Picton–Battersby line

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Picton–Battersby line
Course of Former Railway - geograph.org.uk - 589558.jpg
Looking south east from the former Potto railway station onto the formation of the Whorlton branch
Overview
Type Heavy Rail
Status Closed
Locale North Yorkshire
Termini Picton
Battersby
Stations 7
Operation
Opened March 1857 to Stokesley
April 1858 to Kildale
Closed June 1954 to passengers
August 1965 completely
Operator(s) North Yorkshire & Cleveland Railway
North Eastern Railway
London North Eastern Railway
British Rail
Technical
Line length 12.5 miles (20.1 km)[1]
Number of tracks 1 as built, later dualled
Track gauge 4 ft 8 12 in (1,435 mm)
Picton–Battersby Line
Northallerton-Eaglescliffe Line
to Eaglescliffe
Picton closed
Northallerton-Eaglescliffe Line
to Northallerton
Trenholme Bar 1857–1954
Potto 1857–1954
Whorlton Mines Branch 1857–1892
Sexhow 1857–1954
Stokesley 1857–1954
Ingleby 1858–1954
Rosedale Branch 1858–1929
Battersby 1858–0000
North Yorkshire & Cleveland Railway
to Grosmont
Nunthorpe-Battersby Link

The Picton–Battersby line was a section of railway line running from Picton, North Yorkshire, England, on what is now the Northallerton–Eaglescliffe line, to Battersby on what is now the Esk Valley line.

History[edit]

Construction[edit]

The line was constructed by the North Yorkshire & Cleveland Railway (NY&C) between Picton (on the Leeds Northern's 1852 route between Northallerton and Stockton) and Grosmont. It was opened in 1857 from Picton to Stokesley, with intermediate stations at Trenholme Bar, Potto and Sexhow. The line included a two-mile branch south from Potto to the mines at Whorlton.[2]

The NY&C was incorporated into the North Eastern Railway (NER) in 1858,[3] the same year the Rosedale Branch Line for the Rosedale mines was purchased from private owners and began conversion from narrow gauge to standard gauge. It was left to NER to finish the line to Grosmont via Battersby. This and the link line to Nunthorpe were completed in stages to 1865.

Stations[edit]

There were seven stations on the Picton to Battersby section of the NY&C.

  • Picton
Picton is the station at which the line met the Leeds Northern's route between Northallerton and Stockton, which is now the Northallerton–Eaglescliffe line. The station closed in 1960, but the stationmaster's house still survives.
  • Trenholme Bar
One of the original stations upon opening in 1857, the station closed along with passenger traffic in 1954.
  • Potto
Serving the village of Potto, the station served from 1857 to 1954. It was also the last station before the branch to Whorlton mines, receiving two daily shipments of ironstone. The station building still survives as a private residence and business premises.[4]
  • Sexhow
Served the village of Sexhow from 1857 to 1954. The station building still survives.
  • Stokesley
The last of the original stations opened in 1857, Stokesley closed in 1954 along with the rest of the passenger traffic. Closed to freight in 1965. The station building still survives, after being well restored by a firm of architects. Stokesley station featured comprehensively in the BTF production "A farmer moves south" and is therefore one of the best documented of the closed rural stations. The film is available from the usual sources.[5]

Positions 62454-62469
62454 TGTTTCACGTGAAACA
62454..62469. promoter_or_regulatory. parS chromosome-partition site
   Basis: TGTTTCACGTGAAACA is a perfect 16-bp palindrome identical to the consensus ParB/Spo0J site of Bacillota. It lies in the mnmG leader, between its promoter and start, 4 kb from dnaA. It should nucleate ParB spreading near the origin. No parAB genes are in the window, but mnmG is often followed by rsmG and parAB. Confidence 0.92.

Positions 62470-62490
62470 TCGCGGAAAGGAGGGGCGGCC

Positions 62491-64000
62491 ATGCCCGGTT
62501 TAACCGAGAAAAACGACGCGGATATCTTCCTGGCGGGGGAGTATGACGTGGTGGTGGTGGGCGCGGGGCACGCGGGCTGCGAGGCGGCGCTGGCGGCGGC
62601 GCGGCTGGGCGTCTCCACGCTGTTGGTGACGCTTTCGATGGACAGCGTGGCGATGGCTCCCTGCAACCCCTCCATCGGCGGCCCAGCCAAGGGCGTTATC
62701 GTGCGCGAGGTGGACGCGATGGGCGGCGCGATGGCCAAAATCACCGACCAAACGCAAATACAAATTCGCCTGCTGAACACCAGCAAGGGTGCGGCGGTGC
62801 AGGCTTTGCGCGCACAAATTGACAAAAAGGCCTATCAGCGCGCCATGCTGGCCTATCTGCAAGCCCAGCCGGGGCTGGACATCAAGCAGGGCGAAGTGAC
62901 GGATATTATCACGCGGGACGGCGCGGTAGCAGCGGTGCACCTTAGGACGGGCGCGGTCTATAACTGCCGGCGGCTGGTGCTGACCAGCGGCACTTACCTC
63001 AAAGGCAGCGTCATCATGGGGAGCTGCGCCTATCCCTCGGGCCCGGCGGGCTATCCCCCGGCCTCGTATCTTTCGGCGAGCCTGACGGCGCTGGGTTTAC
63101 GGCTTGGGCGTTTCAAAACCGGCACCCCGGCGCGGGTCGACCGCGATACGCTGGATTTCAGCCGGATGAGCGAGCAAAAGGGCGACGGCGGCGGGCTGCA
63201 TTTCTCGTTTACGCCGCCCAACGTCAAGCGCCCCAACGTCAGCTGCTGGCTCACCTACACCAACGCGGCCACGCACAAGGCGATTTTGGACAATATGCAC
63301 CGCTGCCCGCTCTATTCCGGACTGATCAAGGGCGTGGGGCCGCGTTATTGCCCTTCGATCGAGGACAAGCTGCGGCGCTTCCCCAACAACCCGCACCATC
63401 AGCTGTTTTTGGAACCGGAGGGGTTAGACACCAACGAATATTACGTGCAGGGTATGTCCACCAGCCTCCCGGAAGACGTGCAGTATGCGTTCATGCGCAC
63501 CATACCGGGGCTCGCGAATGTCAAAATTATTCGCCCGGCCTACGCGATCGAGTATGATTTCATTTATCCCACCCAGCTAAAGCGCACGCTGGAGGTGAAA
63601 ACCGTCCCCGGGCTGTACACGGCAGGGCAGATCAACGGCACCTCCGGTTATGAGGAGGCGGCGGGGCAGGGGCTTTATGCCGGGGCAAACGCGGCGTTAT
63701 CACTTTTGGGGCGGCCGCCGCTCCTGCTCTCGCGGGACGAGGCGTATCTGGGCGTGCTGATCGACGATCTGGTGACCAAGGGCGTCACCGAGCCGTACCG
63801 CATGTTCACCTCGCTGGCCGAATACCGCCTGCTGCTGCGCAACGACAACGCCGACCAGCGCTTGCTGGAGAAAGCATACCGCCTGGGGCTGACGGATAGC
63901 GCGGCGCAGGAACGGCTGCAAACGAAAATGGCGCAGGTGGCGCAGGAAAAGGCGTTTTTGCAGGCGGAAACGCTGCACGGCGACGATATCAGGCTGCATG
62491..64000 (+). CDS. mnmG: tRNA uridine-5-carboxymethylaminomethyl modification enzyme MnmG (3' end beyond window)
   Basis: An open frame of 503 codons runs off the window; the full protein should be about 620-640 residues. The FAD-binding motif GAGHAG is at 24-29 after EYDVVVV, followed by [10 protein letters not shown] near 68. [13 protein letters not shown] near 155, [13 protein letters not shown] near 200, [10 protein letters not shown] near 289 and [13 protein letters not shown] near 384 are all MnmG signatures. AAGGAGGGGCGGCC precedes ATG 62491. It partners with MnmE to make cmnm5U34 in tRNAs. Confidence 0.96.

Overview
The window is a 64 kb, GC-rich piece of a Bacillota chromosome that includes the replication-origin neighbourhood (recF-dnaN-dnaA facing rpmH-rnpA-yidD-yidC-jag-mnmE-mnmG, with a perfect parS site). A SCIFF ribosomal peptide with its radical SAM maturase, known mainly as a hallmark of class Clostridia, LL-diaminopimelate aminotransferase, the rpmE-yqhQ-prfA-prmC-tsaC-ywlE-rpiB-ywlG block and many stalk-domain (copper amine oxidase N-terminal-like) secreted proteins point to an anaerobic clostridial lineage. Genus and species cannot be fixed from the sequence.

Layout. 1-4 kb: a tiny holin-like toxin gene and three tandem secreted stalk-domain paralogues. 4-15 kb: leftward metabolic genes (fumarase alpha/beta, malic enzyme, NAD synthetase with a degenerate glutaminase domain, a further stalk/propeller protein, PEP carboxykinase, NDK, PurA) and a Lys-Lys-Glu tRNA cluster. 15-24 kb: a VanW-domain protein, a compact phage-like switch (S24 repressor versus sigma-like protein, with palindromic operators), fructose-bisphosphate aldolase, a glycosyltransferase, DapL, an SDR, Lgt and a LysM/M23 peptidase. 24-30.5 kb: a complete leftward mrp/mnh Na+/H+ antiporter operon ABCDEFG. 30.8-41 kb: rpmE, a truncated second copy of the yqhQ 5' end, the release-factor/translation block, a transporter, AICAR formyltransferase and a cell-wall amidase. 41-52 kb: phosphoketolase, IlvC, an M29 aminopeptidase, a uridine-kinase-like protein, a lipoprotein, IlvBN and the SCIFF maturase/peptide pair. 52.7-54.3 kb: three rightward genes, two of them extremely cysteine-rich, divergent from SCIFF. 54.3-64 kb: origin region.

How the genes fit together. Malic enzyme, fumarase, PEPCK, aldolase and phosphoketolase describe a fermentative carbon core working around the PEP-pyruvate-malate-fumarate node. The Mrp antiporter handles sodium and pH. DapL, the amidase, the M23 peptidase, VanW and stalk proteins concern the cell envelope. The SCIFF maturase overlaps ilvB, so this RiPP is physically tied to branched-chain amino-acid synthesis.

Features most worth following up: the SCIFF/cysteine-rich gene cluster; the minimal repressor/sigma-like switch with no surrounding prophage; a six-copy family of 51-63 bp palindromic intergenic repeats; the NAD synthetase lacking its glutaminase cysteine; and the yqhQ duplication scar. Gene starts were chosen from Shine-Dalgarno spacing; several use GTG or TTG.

• Ingleby
This station served the village of Ingleby Greenhow from 1858 to 1954. The station building remains.
  • Battersby
Originally called Ingleby Junction in 1858, then Battersby Junction from 1878, before finally becoming Battersby in 1893, the station is the only one on the P-B line to remain in use, as part of the modern Esk Valley line.

Whorlton branch[edit]

A 2 miles (3.2 km) branch to the ironstone mines at Ailesbury and Swainby left the line southwards after Potto station. This was opened with the initial section of the line and forwarded two ironstone trains per day to the furnaces on Teesside.[6] The mines were exhausted in 1887 and the branch was closed in 1892.[7]

Closure[edit]

When the freight from the mines ceased, the passenger services along the Picton–Battersby and Esk Valley lines still remained important to the region, despite competition along the coast lines, with seven weekday trains along the line between Teesside and Whitby in 1900. However, this dropped to four in 1922 and by 1954 it was only two. Passenger services were withdrawn on 14 June 1954, with goods traffic ending west of Stokesley in 1958.[5] Freight traffic remained between Stokesley and Battersby until 1965, when it too ceased, and the line dropped completely out of use.

Battersby station (originally Ingleby Junction, later Battersby Junction in 1878, and its current name from 1893) and the line to Grosmont remain as part of the Esk Valley line.

References[edit]

  1. ^ Weaver Tomlinson, William (1915). The North Eastern Railway; its rise and development. Newacstle: Longman Green & Co. pp. 556–565. OCLC 8890833. 
  2. ^ "Pertinent Paragraphs". Railway Magazine. Vol. 86 no. 515. May 1940. pp. 306–307. ISSN 0033-8923. 
  3. ^ Suggitt 2005, p. 62.
  4. ^ Whitlock, Mike. "Potto Station Links". Potto Station. Retrieved 15 October 2016. 
  5. ^ a b Burgess 2011, p. 8.
  6. ^ Whiworth, Alan (2013). "Introduction". Esk Valley Railway through time. Stroud: Amberley. p. 5. ISBN 9781445606453. 
  7. ^ Mell, Ken. "Stokesley". Disused Stations. Retrieved 15 October 2016. 

Bibliography[edit]

  • Burgess, Neil (2011). The lost railways of Yorkshire's North Riding. Stenlake. ISBN 978-1-84033-555-2. 
  • Suggitt, Gordon (2005). Lost Railways of North & East Yorkshire. Countryside Books. ISBN 978-1-85306-918-5.